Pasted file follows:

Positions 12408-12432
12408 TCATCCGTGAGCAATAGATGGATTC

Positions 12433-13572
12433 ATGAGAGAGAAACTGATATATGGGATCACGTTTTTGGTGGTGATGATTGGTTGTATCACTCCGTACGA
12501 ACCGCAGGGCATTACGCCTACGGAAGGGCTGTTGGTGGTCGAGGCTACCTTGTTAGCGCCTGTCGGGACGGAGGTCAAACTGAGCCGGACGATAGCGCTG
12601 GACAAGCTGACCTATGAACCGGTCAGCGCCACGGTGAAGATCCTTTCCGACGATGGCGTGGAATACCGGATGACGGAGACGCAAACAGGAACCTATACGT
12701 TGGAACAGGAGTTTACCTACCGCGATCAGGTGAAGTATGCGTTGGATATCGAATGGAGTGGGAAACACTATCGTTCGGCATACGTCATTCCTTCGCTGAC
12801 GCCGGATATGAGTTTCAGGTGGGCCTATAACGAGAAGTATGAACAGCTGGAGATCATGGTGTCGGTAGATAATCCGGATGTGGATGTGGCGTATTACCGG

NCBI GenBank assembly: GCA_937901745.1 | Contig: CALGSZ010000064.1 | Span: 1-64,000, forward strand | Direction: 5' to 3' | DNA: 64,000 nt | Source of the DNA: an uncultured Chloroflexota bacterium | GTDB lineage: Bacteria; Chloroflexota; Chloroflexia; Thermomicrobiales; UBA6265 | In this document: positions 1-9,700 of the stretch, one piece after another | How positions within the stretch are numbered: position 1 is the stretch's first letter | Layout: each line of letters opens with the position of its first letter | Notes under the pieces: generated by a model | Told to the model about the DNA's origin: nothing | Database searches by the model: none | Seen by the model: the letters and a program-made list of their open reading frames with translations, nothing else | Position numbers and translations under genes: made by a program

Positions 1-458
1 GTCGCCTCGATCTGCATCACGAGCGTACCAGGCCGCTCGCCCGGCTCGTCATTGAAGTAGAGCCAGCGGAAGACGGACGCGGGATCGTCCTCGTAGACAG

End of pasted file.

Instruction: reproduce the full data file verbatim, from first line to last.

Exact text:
Positions 12408-12432
12408 TCATCCGTGAGCAATAGATGGATTC

Positions 12433-13572
12433 ATGAGAGAGAAACTGATATATGGGATCACGTTTTTGGTGGTGATGATTGGTTGTATCACTCCGTACGA
12501 ACCGCAGGGCATTACGCCTACGGAAGGGCTGTTGGTGGTCGAGGCTACCTTGTTAGCGCCTGTCGGGACGGAGGTCAAACTGAGCCGGACGATAGCGCTG
12601 GACAAGCTGACCTATGAACCGGTCAGCGCCACGGTGAAGATCCTTTCCGACGATGGCGTGGAATACCGGATGACGGAGACGCAAACAGGAACCTATACGT
12701 TGGAACAGGAGTTTACCTACCGCGATCAGGTGAAGTATGCGTTGGATATCGAATGGAGTGGGAAACACTATCGTTCGGCATACGTCATTCCTTCGCTGAC
12801 GCCGGATATGAGTTTCAGGTGGGCCTATAACGAGAAGTATGAACAGCTGGAGATCATGGTGTCGGTAGATAATCCGGATGTGGATGTGGCGTATTACCGG

NCBI GenBank assembly: GCA_937901745.1 | Contig: CALGSZ010000064.1 | Span: 1-64,000, forward strand | Direction: 5' to 3' | DNA: 64,000 nt | Source of the DNA: an uncultured Chloroflexota bacterium | GTDB lineage: Bacteria; Chloroflexota; Chloroflexia; Thermomicrobiales; UBA6265 | In this document: positions 1-9,700 of the stretch, one piece after another | How positions within the stretch are numbered: position 1 is the stretch's first letter | Layout: each line of letters opens with the position of its first letter | Notes under the pieces: generated by a model | Told to the model about the DNA's origin: nothing | Database searches by the model: none | Seen by the model: the letters and a program-made list of their open reading frames with translations, nothing else | Position numbers and translations under genes: made by a program

Positions 1-458
1 GTCGCCTCGATCTGCATCACGAGCGTACCAGGCCGCTCGCCCGGCTCGTCATTGAAGTAGAGCCAGCGGAAGACGGACGCGGGATCGTCCTCGTAGACAG